Is the state-owned art at Thompson Center in jeopardy?
Here today, gone tomorrow: Is that the fate of the 150 pieces of state-owned art residing at the James R. Thompson Center? The Thompson Center collection, which contains several valuable pieces by Chicago Imagists—a midcentury school of artists that includes Ed Paschke, Roger Brown, Ray Yoshida and Gladys Nilsson—is part of a state collection launched in 1978 with an initiative that dedicates half a percent of funds appropriated for state-funded public construction projects to art. The 600-piece collection appears in 25 sites around the state. The Thompson Center's artworks represent the biggest concentration, and its future is as uncertain as the fate of the building.
--Lisa Bertagnoli, Crain's Business Chicago
‘Chicago Calling’ offers an inside look at the city’s outsider artists
Outside of a relatively small group of insiders and specialists, many people, including some in the broader international art world, probably don’t realize that Chicago has long been one of the leading centers for outsider or non-mainstream art. Driving home that reality is the core mission of the largest and most ambitious exhibition ever mounted by Intuit: The Center for Intuitive and Outsider Art, a 27-year-old museum that has been at the forefront of displaying and promoting such work.
--Kyle MacMillan, Chicago Sun Times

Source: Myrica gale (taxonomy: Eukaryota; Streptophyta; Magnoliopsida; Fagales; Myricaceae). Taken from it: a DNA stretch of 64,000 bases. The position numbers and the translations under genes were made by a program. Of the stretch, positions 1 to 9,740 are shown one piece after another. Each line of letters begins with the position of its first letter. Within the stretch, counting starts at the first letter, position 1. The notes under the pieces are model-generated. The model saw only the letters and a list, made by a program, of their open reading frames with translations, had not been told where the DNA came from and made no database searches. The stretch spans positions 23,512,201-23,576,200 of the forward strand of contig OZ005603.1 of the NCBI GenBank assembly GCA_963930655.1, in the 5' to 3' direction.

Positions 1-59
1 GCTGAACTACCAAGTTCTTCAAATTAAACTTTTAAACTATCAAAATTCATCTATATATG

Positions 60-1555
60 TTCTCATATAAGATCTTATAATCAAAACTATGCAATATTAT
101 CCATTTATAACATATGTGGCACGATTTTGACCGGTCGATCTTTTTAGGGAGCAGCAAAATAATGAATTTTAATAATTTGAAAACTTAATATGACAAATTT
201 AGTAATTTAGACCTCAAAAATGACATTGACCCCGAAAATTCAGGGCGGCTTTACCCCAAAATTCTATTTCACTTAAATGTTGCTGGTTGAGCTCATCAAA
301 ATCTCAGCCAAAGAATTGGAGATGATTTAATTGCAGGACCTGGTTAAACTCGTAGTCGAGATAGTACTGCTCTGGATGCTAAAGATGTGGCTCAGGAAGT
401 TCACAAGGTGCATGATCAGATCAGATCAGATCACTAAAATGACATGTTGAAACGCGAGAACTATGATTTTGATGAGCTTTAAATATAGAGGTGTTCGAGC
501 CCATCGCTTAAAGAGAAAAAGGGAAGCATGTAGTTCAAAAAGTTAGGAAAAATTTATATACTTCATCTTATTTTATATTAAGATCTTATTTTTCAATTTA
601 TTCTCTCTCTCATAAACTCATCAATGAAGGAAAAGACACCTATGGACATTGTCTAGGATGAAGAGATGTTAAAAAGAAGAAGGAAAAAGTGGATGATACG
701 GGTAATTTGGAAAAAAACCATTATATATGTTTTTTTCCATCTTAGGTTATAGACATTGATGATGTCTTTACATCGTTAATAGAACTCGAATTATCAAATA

Exploring Nature and Humanity: Young-Il Ahn at Kavi Gupta Gallery, Chicago
A monographic exhibition of new paintings by Korean artist Young-Il Ahn will open on July 14 at Kavi Gupta Gallery in Chicago. The works on view explores the relationship the artist shares with beauty, nature, and music. “His work is frequently associated with Dansaekhwa, an aesthetic position specific to Korea, which expresses natural processes through a mostly monochromatic palette,” the gallery says. “As a Korean-born painter working in the US, Ahn is unique among Dansaekhwa artists.”
--Blouin Art Info
How a Female-Led Art Restoration Movement in Florence Is Reshaping the Canon
Sometimes, all it takes is for someone to ask the right question.
That is exactly what Jane Fortune did on a visit to Florence 12 years ago. While touring the Renaissance city’s exquisite museums and fresco-covered churches, the American philanthropist began to wonder, “Where are the women?” Her search for an answer set Fortune on a passionate quest to restore the lost legacies and artworks of Florence’s forgotten female artists, digging into museums’ archives and dusty deposits with her organization, Advancing Women Artists (AWA).
--Kate Brown, Artnet News
Programme of paid internships aims to make US museum staff more diverse
In response to the demographic disparity of staff in museums, the Association of Art Museum Directors (AAMD) has launched a paid internship programme aimed at giving undergraduate students from under-represented backgrounds an opportunity to work in the arts.
--Gabriella Angeleti, The Art Newspaper